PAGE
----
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Federal authorities arrest debt collectors on criminal charges

On Behalf of | Nov 23, 2014 | Criminal Defense |

Americans are taking on more and more debt, and consumers in Georgia are no exception. With a 2.1 percent increase in household debt in the latter part of 2013, it may not come as a surprise to learn that some of these Americans struggled with making payments on some of their debt. When a company is unable to collect on a debt, it sometimes sells it off to a debt collection agency, who then seeks to collect on it. While this is not an uncommon activity, some debt collectors in Georgia are now facing federal criminal charges.

In total, seven men were arrested on allegations of illegally collecting debt. One of those seven apparently purchased debt at a drastically reduced cost, which he would then collect on alongside his employees. However, police suspect that the group may have engaged in illegal practices to bring that debt in.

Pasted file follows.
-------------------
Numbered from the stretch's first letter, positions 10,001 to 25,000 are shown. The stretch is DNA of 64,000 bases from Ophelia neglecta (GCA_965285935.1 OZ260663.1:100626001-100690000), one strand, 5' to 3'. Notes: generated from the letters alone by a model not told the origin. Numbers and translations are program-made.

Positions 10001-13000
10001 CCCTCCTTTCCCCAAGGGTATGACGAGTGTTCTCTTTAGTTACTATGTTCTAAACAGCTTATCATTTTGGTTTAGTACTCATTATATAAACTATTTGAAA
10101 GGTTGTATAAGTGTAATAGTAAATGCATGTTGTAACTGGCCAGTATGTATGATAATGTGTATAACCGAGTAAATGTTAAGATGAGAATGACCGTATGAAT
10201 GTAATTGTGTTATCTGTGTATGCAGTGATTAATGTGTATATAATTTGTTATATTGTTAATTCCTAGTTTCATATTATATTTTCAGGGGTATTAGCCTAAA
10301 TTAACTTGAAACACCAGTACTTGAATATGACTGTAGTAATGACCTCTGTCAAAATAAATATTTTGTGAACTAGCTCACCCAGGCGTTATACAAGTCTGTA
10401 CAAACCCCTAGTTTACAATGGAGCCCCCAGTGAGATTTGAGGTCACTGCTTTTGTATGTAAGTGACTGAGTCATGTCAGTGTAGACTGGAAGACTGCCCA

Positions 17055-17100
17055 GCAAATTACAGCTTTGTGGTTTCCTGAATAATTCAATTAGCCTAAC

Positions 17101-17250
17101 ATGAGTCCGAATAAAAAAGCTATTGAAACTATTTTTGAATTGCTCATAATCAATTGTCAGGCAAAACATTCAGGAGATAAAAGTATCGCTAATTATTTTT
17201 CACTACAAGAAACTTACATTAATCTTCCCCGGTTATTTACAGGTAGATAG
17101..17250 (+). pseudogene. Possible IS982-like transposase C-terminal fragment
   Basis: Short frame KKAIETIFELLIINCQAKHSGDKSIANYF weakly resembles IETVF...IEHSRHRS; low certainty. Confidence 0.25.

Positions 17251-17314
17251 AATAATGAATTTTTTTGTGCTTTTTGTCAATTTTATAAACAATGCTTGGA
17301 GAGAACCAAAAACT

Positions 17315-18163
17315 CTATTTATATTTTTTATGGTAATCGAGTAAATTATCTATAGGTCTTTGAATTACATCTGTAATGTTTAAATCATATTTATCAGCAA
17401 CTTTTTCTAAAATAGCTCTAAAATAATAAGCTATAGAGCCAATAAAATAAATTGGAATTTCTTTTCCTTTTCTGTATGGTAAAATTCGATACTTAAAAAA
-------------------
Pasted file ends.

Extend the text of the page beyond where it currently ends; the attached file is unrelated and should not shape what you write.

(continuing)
The men have been accused of masquerading as agents from the Justice Department or even FBI agents. According to the authorities, the men would then threaten debtors with jail time if they didn’t immediately cough up payment for a debt. Some victims may have even been encouraged to take out payday loans.

Although before filing charges the FBI did search the debt collectors’ office, another office was subsequently opened in a new location, reportedly to avoid detection. However, an arrest is no indication of guilt for any of these men. The burden of proof will ultimately lie with the prosecution, who must be able to prove beyond a reasonable doubt that these men collected debts in an illegal manner, and that each element of the charges is established by appropriate evidence. Until such a time that they may have to face these criminal charges in a federal court in Georgia, establishing a solid defense built on applicable laws can be an appropriate course of action.

Source: The Guardian, “Georgia debt collectors posed as FBI agents to intimidate victims“, Jana Kasperkevic, Nov. 18, 2014


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